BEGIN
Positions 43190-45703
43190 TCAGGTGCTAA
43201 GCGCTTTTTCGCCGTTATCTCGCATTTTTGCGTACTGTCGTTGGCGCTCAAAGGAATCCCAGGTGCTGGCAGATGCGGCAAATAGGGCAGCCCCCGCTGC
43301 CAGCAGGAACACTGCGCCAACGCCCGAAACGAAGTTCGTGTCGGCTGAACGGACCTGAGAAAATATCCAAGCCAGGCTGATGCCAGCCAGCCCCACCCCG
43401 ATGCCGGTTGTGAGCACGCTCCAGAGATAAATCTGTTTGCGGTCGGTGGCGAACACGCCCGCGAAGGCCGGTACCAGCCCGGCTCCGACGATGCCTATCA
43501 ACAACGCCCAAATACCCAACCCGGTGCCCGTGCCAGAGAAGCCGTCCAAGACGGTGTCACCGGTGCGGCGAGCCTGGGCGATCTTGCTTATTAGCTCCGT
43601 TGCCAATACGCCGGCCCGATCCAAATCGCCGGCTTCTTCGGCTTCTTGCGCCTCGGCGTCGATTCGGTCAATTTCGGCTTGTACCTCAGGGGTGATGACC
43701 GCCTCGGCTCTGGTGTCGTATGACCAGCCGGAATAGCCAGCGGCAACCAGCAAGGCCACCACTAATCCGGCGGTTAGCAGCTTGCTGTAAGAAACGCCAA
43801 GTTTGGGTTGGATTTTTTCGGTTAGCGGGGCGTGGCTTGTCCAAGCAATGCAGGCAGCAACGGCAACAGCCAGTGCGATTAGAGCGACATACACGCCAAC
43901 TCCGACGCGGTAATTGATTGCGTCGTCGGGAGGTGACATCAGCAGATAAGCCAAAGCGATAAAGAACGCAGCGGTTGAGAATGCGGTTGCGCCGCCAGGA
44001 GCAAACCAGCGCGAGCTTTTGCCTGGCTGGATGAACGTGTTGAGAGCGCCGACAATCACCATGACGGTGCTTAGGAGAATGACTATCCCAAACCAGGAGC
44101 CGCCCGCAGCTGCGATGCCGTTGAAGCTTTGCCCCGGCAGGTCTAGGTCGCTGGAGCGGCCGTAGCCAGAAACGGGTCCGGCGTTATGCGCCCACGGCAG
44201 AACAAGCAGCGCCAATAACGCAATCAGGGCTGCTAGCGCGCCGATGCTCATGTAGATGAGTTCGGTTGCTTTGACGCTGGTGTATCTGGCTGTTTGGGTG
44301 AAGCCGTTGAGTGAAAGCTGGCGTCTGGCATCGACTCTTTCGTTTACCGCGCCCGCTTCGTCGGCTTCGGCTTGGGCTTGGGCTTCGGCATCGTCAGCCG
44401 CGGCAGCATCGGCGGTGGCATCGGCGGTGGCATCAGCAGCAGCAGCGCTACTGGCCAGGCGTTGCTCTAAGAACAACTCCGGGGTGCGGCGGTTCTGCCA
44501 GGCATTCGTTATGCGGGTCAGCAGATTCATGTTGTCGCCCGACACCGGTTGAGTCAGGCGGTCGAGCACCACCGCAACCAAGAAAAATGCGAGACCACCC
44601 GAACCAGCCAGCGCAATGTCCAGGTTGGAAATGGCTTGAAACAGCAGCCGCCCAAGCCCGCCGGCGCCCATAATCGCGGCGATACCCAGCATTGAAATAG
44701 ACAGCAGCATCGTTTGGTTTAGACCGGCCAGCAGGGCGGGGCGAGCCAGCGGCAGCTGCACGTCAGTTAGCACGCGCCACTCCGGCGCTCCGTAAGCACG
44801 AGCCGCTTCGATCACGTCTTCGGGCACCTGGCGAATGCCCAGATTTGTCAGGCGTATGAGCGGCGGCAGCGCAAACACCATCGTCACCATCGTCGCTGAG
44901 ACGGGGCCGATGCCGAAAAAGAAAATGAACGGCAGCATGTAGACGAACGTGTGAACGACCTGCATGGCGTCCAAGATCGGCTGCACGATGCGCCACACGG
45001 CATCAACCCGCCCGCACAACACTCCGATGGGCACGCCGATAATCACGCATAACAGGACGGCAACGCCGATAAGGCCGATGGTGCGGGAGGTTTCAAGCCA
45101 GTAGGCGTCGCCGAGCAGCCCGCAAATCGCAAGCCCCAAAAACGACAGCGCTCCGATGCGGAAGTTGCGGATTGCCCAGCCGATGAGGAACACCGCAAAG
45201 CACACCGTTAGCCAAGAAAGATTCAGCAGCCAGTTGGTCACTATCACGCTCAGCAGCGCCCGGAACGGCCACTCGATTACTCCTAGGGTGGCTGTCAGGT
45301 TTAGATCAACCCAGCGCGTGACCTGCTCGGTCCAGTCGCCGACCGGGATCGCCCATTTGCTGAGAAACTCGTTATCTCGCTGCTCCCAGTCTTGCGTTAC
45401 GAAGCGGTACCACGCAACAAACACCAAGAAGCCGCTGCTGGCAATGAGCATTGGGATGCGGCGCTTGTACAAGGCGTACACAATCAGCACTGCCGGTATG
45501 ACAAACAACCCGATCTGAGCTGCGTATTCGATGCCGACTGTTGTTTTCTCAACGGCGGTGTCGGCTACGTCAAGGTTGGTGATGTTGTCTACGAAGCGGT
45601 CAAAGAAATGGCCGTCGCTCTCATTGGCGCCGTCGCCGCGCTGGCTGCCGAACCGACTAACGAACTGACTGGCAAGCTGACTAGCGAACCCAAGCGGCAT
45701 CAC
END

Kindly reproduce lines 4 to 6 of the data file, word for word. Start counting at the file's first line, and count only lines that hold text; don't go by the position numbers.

43301 CAGCAGGAACACTGCGCCAACGCCCGAAACGAAGTTCGTGTCGGCTGAACGGACCTGAGAAAATATCCAAGCCAGGCTGATGCCAGCCAGCCCCACCCCG
43401 ATGCCGGTTGTGAGCACGCTCCAGAGATAAATCTGTTTGCGGTCGGTGGCGAACACGCCCGCGAAGGCCGGTACCAGCCCGGCTCCGACGATGCCTATCA
43501 ACAACGCCCAAATACCCAACCCGGTGCCCGTGCCAGAGAAGCCGTCCAAGACGGTGTCACCGGTGCGGCGAGCCTGGGCGATCTTGCTTATTAGCTCCGT